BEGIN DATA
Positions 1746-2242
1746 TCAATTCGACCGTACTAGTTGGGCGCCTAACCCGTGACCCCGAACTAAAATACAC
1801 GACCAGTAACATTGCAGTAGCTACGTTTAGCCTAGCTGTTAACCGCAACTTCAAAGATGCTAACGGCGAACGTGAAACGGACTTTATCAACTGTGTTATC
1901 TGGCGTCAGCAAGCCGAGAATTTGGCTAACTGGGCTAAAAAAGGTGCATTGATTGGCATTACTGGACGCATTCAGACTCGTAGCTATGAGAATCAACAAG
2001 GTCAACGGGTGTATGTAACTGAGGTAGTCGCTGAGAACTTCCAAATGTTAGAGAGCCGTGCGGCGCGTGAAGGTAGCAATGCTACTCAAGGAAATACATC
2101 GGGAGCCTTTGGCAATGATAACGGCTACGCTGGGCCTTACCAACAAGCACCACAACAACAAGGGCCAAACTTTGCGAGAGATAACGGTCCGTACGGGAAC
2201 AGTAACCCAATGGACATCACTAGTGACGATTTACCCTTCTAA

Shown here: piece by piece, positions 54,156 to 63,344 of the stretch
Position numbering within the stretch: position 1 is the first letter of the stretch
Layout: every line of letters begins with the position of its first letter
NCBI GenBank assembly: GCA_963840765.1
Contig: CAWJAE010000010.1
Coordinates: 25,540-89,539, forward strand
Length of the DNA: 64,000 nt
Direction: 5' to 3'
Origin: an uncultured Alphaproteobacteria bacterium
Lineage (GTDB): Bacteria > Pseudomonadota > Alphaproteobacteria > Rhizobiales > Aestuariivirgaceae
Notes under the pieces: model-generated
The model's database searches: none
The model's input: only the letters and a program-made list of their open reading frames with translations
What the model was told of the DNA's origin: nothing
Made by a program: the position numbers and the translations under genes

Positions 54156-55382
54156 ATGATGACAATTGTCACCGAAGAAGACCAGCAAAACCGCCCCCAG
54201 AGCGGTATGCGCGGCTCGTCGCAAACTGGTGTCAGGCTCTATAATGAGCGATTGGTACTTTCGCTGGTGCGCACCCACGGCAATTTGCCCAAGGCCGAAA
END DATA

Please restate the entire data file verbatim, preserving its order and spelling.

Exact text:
Positions 1746-2242
1746 TCAATTCGACCGTACTAGTTGGGCGCCTAACCCGTGACCCCGAACTAAAATACAC
1801 GACCAGTAACATTGCAGTAGCTACGTTTAGCCTAGCTGTTAACCGCAACTTCAAAGATGCTAACGGCGAACGTGAAACGGACTTTATCAACTGTGTTATC
1901 TGGCGTCAGCAAGCCGAGAATTTGGCTAACTGGGCTAAAAAAGGTGCATTGATTGGCATTACTGGACGCATTCAGACTCGTAGCTATGAGAATCAACAAG
2001 GTCAACGGGTGTATGTAACTGAGGTAGTCGCTGAGAACTTCCAAATGTTAGAGAGCCGTGCGGCGCGTGAAGGTAGCAATGCTACTCAAGGAAATACATC
2101 GGGAGCCTTTGGCAATGATAACGGCTACGCTGGGCCTTACCAACAAGCACCACAACAACAAGGGCCAAACTTTGCGAGAGATAACGGTCCGTACGGGAAC
2201 AGTAACCCAATGGACATCACTAGTGACGATTTACCCTTCTAA

Shown here: piece by piece, positions 54,156 to 63,344 of the stretch
Position numbering within the stretch: position 1 is the first letter of the stretch
Layout: every line of letters begins with the position of its first letter
NCBI GenBank assembly: GCA_963840765.1
Contig: CAWJAE010000010.1
Coordinates: 25,540-89,539, forward strand
Length of the DNA: 64,000 nt
Direction: 5' to 3'
Origin: an uncultured Alphaproteobacteria bacterium
Lineage (GTDB): Bacteria > Pseudomonadota > Alphaproteobacteria > Rhizobiales > Aestuariivirgaceae
Notes under the pieces: model-generated
The model's database searches: none
The model's input: only the letters and a program-made list of their open reading frames with translations
What the model was told of the DNA's origin: nothing
Made by a program: the position numbers and the translations under genes

Positions 54156-55382
54156 ATGATGACAATTGTCACCGAAGAAGACCAGCAAAACCGCCCCCAG
54201 AGCGGTATGCGCGGCTCGTCGCAAACTGGTGTCAGGCTCTATAATGAGCGATTGGTACTTTCGCTGGTGCGCACCCACGGCAATTTGCCCAAGGCCGAAA